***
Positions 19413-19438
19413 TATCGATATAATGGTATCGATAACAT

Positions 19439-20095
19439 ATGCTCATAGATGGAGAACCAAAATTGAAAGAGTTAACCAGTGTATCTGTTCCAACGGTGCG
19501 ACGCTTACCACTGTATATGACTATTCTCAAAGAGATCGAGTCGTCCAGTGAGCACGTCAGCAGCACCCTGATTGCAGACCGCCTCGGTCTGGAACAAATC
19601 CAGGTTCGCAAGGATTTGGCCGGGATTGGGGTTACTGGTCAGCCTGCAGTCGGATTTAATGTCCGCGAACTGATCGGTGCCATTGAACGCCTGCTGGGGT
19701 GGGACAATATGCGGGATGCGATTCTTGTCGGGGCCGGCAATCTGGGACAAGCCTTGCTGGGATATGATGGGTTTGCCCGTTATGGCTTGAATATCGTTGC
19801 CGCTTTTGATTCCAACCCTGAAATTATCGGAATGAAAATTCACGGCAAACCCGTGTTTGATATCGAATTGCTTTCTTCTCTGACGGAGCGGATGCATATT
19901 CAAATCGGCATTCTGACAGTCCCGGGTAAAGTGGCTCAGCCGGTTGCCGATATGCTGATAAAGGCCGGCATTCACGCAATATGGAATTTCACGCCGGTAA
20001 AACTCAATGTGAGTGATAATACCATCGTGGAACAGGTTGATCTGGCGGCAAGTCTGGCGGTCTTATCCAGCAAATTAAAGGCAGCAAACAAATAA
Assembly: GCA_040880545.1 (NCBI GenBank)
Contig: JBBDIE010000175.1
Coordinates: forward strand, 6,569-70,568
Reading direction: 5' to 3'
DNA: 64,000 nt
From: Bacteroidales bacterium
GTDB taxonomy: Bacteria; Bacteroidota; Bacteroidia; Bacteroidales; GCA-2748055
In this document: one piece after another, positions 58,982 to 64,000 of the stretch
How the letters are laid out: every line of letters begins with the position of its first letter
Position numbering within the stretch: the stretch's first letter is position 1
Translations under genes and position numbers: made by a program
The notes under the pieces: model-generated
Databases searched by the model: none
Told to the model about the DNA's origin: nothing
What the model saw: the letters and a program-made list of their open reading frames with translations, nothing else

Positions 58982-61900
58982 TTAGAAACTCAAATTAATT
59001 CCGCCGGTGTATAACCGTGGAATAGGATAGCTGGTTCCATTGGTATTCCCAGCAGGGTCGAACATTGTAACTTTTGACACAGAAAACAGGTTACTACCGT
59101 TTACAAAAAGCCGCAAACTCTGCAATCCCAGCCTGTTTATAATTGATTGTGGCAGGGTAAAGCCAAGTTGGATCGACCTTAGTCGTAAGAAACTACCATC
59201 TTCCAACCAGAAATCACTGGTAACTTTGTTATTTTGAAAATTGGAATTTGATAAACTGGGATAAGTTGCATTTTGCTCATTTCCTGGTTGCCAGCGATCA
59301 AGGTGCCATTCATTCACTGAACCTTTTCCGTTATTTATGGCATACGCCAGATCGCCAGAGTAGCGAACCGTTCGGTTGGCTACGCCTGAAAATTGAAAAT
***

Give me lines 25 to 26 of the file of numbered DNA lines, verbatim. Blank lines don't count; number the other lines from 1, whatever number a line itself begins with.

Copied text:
What the model saw: the letters and a program-made list of their open reading frames with translations, nothing else

Positions 58982-61900